“Once more, farewell,
Sweet Nightingale! once more, my friends! Farewell”

(Henare Hamana's whistling to accompany the above Huia image obtained from DOC)

Saturday, November 22, 2008

On Beauty

From Andrei Tarkovksy's Stalker, soundtrack Edward Artemiev

Friday, November 21, 2008

On Fragility and Humility

In a world of muscular posturing the quiet and gentle speak loudest of all, and the invisible presences burn most strongly into the retina. This recent conversation which swirls around the work of Mantegna amplifies that which is threatened and lost within this age. Michael Tweed's paraphrasing of Michel Henry evokes the very real crisis of contemporary subjectivity, that of the "detrimental effects that the dominance of Galilean science has had due to suppressing our subjective lives, our lived experiences and feelings, reducing the profoundest of emotions and actions to nothing more than chemical reactions and the mere interaction of molecules." These words resonate profoundly with those of Giorgio Agamben, in his warning words on the 'destruction of experience', "Nothing can convey the extent of the change that has taken place in the meaning of experience so much as the resulting reversal of the status of the imagination. For Antiquity, the imagination, which is now expunged from knowledge as ‘unreal,’ was the supreme medium of knowledge."
The recognition of the suffocation of subjectivity and that imperative to reclaim the self, the emotional repertoire which is submerged beneath the might of objectivity, the cachet of capital, is evoked within the calls for 'fragility' in architecture. While the term might suggest the negative connotation of frailty and impotence, instead there is, as Juhani Pallasmaa puts it, a "power of weakness." Pointing to such fragmentary modes as the nouvelle roman, which sets out to defy or resist closer, objectivity, linearity -- or the films of Michelangelo Antonioni and Andrei Tarkovsky which subvert the monolithic nature of narrative to achieve instead a "field of clustered images" -- Pallasmaa describes how such fragile structures embrace the participation of the viewer. He speaks of the "humbled gaze" and the "listening eye" as the conduits for emotion. The aesthetics of erosion, abandonment and decay in architecture parallel this, in proposing a weakness of structure that might be colonised by emotion.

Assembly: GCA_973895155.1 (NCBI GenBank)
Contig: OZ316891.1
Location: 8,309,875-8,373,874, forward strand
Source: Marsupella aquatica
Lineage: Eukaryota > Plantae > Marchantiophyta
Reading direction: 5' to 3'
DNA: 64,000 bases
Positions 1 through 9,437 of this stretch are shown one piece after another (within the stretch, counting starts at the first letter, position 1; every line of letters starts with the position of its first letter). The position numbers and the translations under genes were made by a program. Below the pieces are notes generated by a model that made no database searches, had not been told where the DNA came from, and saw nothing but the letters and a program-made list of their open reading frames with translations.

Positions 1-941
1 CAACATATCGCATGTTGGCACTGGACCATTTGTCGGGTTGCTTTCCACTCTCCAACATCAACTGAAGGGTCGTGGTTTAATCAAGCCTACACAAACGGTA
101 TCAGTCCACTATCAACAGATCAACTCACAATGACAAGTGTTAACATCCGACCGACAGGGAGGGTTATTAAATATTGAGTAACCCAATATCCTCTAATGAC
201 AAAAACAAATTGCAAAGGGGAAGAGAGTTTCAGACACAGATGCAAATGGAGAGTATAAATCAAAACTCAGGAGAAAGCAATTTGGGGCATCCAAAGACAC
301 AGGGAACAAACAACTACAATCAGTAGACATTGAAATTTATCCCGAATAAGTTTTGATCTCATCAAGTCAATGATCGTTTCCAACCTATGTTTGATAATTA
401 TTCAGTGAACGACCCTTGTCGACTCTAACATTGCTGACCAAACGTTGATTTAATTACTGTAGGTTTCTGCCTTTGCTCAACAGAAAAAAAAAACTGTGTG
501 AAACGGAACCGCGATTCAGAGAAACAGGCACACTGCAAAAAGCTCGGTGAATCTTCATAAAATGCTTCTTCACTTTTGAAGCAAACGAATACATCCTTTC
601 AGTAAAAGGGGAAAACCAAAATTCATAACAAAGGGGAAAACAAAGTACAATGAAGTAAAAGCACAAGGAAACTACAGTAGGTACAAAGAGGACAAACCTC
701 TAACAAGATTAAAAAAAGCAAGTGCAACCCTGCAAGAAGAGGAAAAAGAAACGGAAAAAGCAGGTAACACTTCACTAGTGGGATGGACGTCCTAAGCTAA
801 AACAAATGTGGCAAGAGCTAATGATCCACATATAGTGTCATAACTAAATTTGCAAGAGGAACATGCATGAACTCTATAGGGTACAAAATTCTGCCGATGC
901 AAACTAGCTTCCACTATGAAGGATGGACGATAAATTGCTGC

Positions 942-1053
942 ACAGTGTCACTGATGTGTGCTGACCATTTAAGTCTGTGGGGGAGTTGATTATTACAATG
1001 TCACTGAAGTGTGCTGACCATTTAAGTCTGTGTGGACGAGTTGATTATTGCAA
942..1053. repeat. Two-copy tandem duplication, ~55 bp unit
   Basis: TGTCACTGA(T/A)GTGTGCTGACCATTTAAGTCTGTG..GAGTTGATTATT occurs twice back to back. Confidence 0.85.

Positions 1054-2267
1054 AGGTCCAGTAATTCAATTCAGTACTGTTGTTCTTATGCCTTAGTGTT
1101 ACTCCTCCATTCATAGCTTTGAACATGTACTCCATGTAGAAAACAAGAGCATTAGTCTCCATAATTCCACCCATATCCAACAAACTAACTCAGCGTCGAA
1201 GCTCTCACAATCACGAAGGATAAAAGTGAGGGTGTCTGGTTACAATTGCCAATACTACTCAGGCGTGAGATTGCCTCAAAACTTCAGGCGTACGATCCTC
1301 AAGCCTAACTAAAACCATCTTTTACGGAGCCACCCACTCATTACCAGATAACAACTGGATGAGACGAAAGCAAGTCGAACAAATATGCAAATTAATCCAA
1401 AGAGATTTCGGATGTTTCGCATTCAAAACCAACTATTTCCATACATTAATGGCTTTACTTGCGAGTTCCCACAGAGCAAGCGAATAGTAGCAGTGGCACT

It is the eye which has driven this notion of strength in architecture, in art, and it is within the haptic that the counter must be found. The visual is complicit in the instantaneous, the immediate ... to get beyond this we must return to our other senses, re-engage them with humility. To listen for silence, succumb to the telluric push of gravity, to become fully engaged in our existence.

Steps, Sydney, J Bowring

Tuesday, November 18, 2008


From Library of Dust, David Maisel

Atmosphere, alchemy, presences. The remarkable changes that occur within the phenomenal realm. State-shifters. Encrustation, transformation, immolation. Embodied in these changes are signs of presence, the pure magic of patina. The recent project by Roger Hiorns, Seizure, sees the metamorphosis of a starkly ordinary apartment into something stunning, shimmering, crystalline. Reminiscent of the ash urns captured in the photographs of David Maisel, the entire interior of the apartment is transfigured, seemingly changing state, in a ephemeral efflorescence ... copper sulphate coats the surfaces, triggering memories of 'magic trees' and 'gardens' grown from the lapis lazuli hued crystals ...